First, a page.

Thankfully, the recovery time for undergoing epulis removal surgery is a mere few days for most dogs. The recovery period is smooth sailing for many. Often, owners don’t have to do much more than administer pain medication as needed and ensure their animals are getting plenty of rest. As your dog recovers from surgery, they may have difficulty chewing and eating and their appetite may be lessened. Offer your dog soft, lickable foods if you notice they’re not receptive to their usual meals. Be sure to monitor their recovery closely and check in with your veterinarian if you notice they aren’t improving on your vet’s expected timeline.

Are There Alternatives to Surgery?

According to The University of Pennsylvania School of Veterinary Medicine, “Surgery and/or radiation therapy are the treatments of choice for these tumors. The prognosis is generally excellent with complete surgical removal.” However, depending on the size of the epulis, some veterinarians may not recommend surgery right away. In less severe cases, they may instead choose to monitor the growth over a period of time to see if removal is necessary. In the event that the tumor is impacting the quality of life of your dog, owners can have peace of mind knowing that these operations are routine for many veterinarians.

What Happens if You Can’t Afford Surgery?

Image of a veterinarian brushing the teeth of a dog (dachshund) with a toothbrush

Closely monitoring your dog’s oral health can be helpful in mitigating epulis symptoms.

©koumaru/iStock via Getty Images

We understand that not every pet owner in the world can afford a thousand-dollar medical emergency. Luckily, there are several options dog owners can take to soften the financial burden of this operation. Pet insurance is a wonderful safety net to have. However, not every dog owner will know this until it’s too late. If you don’t have a pet insurance plan for your dog yet, it’s smart to set a plan up long before you think surgery is on the horizon.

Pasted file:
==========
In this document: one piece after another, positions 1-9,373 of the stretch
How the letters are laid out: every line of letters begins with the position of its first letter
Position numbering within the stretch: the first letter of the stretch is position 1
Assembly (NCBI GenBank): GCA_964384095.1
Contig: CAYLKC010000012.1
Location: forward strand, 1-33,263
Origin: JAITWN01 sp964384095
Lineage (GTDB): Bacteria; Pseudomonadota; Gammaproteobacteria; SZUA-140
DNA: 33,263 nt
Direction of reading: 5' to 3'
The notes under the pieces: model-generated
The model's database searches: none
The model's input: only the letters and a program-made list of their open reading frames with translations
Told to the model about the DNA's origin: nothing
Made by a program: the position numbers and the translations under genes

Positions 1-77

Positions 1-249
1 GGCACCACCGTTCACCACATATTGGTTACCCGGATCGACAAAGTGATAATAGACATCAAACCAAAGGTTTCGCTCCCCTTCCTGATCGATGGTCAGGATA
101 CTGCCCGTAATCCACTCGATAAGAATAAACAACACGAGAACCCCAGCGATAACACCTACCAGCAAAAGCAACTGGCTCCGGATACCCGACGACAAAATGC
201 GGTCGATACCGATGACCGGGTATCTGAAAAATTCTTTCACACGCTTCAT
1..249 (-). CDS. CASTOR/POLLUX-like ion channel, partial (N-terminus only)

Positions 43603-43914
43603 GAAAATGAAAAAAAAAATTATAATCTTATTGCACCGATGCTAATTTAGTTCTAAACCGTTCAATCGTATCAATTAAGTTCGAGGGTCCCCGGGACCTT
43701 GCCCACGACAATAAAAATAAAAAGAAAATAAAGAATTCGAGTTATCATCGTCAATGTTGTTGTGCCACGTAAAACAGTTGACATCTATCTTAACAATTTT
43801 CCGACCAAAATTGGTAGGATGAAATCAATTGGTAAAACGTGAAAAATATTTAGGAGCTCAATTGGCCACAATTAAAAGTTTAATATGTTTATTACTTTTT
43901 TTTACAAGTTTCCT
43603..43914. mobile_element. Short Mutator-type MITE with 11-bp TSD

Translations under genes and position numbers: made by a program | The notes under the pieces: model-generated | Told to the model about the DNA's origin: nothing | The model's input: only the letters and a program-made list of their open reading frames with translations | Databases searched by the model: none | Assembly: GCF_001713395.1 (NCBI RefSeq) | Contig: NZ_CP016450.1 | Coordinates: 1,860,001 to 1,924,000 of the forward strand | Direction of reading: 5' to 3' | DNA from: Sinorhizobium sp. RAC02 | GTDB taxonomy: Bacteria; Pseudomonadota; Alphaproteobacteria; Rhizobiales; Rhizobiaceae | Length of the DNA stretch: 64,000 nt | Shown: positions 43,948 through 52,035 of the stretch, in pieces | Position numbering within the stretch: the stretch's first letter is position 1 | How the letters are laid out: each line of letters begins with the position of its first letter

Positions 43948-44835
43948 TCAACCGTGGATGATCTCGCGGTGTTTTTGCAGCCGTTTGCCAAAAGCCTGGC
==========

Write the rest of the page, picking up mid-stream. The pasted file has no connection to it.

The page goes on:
Some veterinary clinics offer payment plans for epulis removal surgery in which owners can pay for this procedure in installments over the course of a few months. In addition, owners may want to take their dogs to low-cost veterinary clinics or veterinary medical schools to shop for lower prices. Certain nonprofit organizations may also donate to families in need. While we understand owners might feel pressured to make a quick decision, it’s important to look at all your options before settling on one clinic.

Final Thoughts

Having a pet fall ill can be heartwrenching and stressful for the whole family. Thankfully, there are licensed medical professionals we can turn to during times of uncertainty to help preserve the health of our animals. While hearing your dog has epulis can be frightening for many, it’s important to remain calm as it is oftentimes curable. Many dogs go on to live long and happy lives after undergoing epulis removal surgery.

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About the Author

Alanna is a writer at A-Z Animals primarily covering insects, animals, and travel. In addition to writing, she spends her time tutoring English and exploring the east end of Long Island. Prior to receiving her Bachelor's in Economics from Stony Brook University, Alanna spent much of her time studying entomology and insect biology.